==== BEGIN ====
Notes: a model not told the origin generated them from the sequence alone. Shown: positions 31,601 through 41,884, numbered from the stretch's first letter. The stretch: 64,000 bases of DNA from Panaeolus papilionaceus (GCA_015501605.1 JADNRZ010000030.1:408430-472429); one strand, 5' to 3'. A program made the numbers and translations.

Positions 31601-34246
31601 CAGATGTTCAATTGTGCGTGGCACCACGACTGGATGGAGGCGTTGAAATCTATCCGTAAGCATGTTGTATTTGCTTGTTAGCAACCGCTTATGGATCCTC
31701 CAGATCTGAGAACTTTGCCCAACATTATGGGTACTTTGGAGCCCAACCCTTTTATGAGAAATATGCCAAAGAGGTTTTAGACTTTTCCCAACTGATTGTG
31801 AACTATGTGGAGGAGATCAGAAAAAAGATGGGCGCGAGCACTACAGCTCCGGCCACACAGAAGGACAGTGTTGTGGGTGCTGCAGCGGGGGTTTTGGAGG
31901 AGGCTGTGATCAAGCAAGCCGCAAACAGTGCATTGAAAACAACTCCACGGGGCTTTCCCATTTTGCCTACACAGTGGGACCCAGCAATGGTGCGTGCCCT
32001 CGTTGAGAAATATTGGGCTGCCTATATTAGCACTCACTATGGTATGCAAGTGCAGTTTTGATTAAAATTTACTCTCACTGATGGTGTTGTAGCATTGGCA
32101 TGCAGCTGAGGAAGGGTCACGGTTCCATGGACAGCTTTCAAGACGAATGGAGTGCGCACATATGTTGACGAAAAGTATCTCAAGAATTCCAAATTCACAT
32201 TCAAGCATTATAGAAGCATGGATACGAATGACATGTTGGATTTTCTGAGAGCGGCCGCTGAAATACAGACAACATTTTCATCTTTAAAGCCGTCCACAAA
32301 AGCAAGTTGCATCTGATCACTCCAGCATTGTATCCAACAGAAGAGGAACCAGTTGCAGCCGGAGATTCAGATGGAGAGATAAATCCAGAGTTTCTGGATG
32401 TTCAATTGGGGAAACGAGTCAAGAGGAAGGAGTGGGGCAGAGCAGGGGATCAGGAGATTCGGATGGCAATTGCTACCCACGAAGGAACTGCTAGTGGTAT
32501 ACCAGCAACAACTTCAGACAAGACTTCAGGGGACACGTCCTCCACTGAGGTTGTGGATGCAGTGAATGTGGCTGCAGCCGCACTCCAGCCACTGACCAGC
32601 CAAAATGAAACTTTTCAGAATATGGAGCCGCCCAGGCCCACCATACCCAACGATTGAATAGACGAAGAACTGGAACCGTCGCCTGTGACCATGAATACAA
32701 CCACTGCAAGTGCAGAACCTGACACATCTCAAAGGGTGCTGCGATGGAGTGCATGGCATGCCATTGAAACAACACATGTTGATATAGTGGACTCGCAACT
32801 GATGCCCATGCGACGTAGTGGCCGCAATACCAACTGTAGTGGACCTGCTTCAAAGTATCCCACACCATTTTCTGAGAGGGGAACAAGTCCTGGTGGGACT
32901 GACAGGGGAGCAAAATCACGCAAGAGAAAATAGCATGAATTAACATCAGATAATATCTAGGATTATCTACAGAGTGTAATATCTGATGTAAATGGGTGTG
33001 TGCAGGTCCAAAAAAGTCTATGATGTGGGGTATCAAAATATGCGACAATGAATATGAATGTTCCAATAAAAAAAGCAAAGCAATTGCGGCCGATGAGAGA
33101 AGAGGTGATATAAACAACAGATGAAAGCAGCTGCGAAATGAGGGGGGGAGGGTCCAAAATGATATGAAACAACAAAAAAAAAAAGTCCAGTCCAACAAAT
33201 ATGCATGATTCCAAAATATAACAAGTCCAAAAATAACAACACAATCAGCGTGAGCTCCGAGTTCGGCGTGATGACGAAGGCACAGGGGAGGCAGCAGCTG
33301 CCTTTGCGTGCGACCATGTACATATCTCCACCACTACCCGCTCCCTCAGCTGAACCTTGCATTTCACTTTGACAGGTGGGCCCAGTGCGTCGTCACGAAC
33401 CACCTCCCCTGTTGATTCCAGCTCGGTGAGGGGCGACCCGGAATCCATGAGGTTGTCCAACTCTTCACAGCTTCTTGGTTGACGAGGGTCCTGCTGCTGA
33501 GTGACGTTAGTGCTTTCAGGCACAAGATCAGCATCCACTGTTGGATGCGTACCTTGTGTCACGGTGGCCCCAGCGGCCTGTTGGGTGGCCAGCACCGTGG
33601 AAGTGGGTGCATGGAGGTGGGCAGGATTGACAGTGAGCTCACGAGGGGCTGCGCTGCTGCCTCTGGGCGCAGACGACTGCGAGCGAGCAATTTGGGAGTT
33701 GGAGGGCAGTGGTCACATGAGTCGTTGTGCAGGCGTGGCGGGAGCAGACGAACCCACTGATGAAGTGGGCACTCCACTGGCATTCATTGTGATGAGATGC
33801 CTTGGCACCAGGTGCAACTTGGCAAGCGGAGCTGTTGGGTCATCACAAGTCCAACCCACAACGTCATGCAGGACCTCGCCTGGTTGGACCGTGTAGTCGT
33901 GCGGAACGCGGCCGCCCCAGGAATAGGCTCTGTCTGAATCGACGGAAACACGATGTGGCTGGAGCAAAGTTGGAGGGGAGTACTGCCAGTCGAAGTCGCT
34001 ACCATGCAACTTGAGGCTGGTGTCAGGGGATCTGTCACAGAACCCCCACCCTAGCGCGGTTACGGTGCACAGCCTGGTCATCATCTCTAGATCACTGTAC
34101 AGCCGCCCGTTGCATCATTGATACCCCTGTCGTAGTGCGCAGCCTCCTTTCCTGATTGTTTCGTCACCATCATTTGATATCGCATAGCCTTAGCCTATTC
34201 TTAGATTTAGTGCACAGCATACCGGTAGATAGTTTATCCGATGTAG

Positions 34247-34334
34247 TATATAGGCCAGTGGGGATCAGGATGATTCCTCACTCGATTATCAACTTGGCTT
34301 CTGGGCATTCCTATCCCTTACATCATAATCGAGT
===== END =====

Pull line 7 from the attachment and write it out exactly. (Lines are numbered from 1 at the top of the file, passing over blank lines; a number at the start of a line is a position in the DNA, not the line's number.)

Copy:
32001 CGTTGAGAAATATTGGGCTGCCTATATTAGCACTCACTATGGTATGCAAGTGCAGTTTTGATTAAAATTTACTCTCACTGATGGTGTTGTAGCATTGGCA